Language Barriers In Implementing Transitions Of Care

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Each day about one hundred million people visit the hospital either for checks ups, surgeries, or illnesses. Some of these patients usually stay for a couple nights and are discharged afterwards. Once they are discharged from the hospital they might have to take some new medications for the medical problem or have a follow-up checkup from their primary doctors to see how they are doing. To help move from a hospital setting to community setting, there is the Transition of Care program to help ease the transition. The purpose of the program is to increase the quality of care, and to reduce readmissions to hospitals and therefore saving healthcare expenses. One of the ways to reduce the amount of readmissions is to have the pharmacist call the…show more content…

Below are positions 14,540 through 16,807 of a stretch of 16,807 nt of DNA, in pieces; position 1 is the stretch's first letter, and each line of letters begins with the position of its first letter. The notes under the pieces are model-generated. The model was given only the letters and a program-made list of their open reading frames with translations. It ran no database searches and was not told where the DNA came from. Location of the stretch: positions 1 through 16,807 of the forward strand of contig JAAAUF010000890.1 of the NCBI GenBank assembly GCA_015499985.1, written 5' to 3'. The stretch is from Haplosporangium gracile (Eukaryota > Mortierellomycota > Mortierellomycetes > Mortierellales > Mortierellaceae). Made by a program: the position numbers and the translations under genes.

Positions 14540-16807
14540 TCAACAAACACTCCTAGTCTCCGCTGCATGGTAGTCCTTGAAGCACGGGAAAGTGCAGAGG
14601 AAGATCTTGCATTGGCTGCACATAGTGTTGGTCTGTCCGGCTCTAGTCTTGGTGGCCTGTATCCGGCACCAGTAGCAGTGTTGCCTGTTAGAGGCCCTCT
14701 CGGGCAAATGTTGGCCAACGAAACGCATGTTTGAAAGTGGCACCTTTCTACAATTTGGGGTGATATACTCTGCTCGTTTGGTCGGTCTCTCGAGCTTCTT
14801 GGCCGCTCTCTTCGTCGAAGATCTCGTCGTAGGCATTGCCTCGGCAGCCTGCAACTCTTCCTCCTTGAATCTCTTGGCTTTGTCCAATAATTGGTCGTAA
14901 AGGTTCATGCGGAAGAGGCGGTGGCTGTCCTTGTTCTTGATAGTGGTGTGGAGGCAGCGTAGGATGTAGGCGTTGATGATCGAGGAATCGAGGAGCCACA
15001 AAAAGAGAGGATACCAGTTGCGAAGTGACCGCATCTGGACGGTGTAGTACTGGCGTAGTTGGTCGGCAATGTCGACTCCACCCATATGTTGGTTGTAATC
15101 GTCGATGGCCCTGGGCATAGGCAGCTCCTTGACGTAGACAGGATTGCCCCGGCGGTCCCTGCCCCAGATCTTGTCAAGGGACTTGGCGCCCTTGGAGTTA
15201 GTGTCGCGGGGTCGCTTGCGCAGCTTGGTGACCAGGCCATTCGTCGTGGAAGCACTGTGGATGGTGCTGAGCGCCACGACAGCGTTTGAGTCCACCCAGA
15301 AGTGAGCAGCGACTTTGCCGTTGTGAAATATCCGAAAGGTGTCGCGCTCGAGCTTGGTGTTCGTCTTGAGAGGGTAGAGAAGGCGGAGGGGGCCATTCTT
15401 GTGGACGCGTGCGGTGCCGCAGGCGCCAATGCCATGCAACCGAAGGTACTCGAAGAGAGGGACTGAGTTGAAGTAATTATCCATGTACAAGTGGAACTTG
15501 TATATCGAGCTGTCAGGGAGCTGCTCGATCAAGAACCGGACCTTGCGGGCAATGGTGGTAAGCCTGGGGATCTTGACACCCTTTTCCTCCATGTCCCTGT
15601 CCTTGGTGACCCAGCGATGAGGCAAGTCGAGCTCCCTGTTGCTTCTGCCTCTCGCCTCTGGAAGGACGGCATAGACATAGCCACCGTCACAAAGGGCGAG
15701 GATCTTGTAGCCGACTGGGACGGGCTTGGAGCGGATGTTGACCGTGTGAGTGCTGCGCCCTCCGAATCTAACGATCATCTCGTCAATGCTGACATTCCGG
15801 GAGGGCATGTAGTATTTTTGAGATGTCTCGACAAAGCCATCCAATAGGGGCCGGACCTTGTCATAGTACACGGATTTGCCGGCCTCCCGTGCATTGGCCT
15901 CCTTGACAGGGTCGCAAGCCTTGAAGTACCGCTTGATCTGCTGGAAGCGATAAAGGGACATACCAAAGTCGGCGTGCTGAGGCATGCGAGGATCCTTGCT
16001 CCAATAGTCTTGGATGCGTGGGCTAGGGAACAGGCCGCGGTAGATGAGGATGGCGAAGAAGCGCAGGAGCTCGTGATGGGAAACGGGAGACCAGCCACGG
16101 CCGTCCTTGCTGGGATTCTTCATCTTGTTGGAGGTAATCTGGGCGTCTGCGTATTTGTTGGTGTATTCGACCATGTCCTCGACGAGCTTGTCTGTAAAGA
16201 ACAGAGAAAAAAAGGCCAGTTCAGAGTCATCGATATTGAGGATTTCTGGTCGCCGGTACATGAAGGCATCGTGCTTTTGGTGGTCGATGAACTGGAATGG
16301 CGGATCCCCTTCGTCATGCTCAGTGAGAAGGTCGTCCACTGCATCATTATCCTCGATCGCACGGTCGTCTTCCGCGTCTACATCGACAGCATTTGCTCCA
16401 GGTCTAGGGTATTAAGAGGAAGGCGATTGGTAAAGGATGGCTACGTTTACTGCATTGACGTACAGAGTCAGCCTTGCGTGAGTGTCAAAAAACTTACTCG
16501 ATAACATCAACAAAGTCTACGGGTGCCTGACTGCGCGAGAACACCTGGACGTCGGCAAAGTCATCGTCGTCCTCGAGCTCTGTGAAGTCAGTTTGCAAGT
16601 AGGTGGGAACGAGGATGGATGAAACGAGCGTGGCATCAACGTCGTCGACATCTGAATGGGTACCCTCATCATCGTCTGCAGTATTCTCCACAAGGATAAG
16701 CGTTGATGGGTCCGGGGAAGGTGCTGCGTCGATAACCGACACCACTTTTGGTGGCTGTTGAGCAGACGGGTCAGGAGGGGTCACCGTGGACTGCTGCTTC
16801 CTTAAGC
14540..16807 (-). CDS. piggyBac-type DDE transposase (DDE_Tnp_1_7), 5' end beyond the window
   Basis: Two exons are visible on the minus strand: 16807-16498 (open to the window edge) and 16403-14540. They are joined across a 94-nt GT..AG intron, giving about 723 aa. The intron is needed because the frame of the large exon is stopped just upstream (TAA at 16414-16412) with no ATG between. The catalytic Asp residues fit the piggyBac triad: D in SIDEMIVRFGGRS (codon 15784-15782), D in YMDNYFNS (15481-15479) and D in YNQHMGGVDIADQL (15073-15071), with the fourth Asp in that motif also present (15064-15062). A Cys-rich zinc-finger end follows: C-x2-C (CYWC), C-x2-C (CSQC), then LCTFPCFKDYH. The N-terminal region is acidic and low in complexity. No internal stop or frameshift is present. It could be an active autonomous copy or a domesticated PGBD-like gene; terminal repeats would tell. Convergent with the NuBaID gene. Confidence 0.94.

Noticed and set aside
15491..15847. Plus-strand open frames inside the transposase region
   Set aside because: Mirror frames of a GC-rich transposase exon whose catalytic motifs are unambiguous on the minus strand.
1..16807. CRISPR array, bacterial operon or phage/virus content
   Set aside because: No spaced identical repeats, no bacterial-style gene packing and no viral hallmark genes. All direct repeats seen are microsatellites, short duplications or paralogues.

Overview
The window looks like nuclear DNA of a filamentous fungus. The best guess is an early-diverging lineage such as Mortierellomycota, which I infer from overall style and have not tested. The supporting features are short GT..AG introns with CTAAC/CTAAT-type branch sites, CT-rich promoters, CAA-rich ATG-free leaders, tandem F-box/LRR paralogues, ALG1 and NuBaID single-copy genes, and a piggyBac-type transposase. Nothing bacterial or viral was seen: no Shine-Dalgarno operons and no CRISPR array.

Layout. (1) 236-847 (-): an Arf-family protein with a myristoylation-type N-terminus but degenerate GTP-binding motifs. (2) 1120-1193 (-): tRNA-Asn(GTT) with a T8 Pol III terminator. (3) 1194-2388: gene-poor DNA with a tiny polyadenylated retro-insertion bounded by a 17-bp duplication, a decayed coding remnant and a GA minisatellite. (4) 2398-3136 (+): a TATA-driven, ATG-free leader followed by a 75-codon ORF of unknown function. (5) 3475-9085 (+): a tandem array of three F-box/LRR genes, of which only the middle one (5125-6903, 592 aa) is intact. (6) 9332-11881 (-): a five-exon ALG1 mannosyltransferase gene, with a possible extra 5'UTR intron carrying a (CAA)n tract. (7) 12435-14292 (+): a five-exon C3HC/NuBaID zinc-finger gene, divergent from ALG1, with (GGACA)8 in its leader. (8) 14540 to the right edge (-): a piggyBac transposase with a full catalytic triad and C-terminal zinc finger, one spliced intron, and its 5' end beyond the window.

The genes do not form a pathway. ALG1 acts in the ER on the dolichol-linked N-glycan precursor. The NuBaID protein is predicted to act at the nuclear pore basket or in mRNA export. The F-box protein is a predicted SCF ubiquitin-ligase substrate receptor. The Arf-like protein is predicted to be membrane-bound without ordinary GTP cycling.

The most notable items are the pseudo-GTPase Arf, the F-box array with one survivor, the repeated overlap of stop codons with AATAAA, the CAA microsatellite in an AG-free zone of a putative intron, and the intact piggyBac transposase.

Some of the obstacles that can occur are people who do not pick up their phones, or have language barriers. One of the main cause for patients being confused is the inability to comprehend what the doctors or pharmacists are telling them what medications to take. This can be resolved if there are translators available to help communicate with the patients. It will not do any good if this language barrier is not taken seriously and ignored. If translators can be implemented to be part of the program, the quality of care can increase as the patients do not have to worry about going to pharmacies or doctors with the language barriers. The key to a quality care with the patients is communication. If it can be improved, then the patients can work together with doctors and reduce the readmissions. I had no idea that the Transition of Care existed to help patient’s transition to different environments. This program can definitely help ease a patient’s transition. When my grandfather was in the hospital and was discharged, there was no contact whatsoever. There were no follow-up call about the new medications and he was confused which medications to continue to take. It was like once he was discharged, they did not care what he did afterwards unless he gets readmitted and the cycle continues. However, if they had implemented the Transition of Care program, he would probably feel the doctors truly care about his well-being and would appreciate any clarifications about the medicine he has to take. Doctors and pharmacists cannot assume that the patients know everything that they know. It is better safe than sorry if the patients know already which medications to take. It will just be a review of what medications they have to take. I hope that this program will continue to expand and be reinforced and implemented to every hospital to save some costs
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